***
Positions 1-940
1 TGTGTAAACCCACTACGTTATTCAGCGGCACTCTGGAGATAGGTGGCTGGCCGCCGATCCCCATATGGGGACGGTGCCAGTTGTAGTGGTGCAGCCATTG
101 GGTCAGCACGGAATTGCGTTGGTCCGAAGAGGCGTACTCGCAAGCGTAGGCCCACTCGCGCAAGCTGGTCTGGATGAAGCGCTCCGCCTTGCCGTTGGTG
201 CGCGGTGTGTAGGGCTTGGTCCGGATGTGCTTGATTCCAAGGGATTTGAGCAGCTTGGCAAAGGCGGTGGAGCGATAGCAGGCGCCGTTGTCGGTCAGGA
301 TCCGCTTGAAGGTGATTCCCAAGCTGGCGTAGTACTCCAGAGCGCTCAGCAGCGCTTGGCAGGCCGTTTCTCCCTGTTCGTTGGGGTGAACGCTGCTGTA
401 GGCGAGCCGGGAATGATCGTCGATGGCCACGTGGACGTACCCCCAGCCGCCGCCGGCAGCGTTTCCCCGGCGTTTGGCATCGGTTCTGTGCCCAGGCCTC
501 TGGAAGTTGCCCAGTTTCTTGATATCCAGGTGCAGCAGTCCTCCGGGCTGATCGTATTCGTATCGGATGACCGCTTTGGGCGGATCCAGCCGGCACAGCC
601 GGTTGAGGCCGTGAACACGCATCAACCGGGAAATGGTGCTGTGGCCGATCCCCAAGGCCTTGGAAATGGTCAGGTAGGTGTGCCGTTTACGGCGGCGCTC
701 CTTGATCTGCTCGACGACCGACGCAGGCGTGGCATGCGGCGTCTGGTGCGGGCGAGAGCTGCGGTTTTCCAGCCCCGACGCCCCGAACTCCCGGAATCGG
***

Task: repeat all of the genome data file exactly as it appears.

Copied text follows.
Positions 1-940
1 TGTGTAAACCCACTACGTTATTCAGCGGCACTCTGGAGATAGGTGGCTGGCCGCCGATCCCCATATGGGGACGGTGCCAGTTGTAGTGGTGCAGCCATTG
101 GGTCAGCACGGAATTGCGTTGGTCCGAAGAGGCGTACTCGCAAGCGTAGGCCCACTCGCGCAAGCTGGTCTGGATGAAGCGCTCCGCCTTGCCGTTGGTG
201 CGCGGTGTGTAGGGCTTGGTCCGGATGTGCTTGATTCCAAGGGATTTGAGCAGCTTGGCAAAGGCGGTGGAGCGATAGCAGGCGCCGTTGTCGGTCAGGA
301 TCCGCTTGAAGGTGATTCCCAAGCTGGCGTAGTACTCCAGAGCGCTCAGCAGCGCTTGGCAGGCCGTTTCTCCCTGTTCGTTGGGGTGAACGCTGCTGTA
401 GGCGAGCCGGGAATGATCGTCGATGGCCACGTGGACGTACCCCCAGCCGCCGCCGGCAGCGTTTCCCCGGCGTTTGGCATCGGTTCTGTGCCCAGGCCTC
501 TGGAAGTTGCCCAGTTTCTTGATATCCAGGTGCAGCAGTCCTCCGGGCTGATCGTATTCGTATCGGATGACCGCTTTGGGCGGATCCAGCCGGCACAGCC
601 GGTTGAGGCCGTGAACACGCATCAACCGGGAAATGGTGCTGTGGCCGATCCCCAAGGCCTTGGAAATGGTCAGGTAGGTGTGCCGTTTACGGCGGCGCTC
701 CTTGATCTGCTCGACGACCGACGCAGGCGTGGCATGCGGCGTCTGGTGCGGGCGAGAGCTGCGGTTTTCCAGCCCCGACGCCCCGAACTCCCGGAATCGG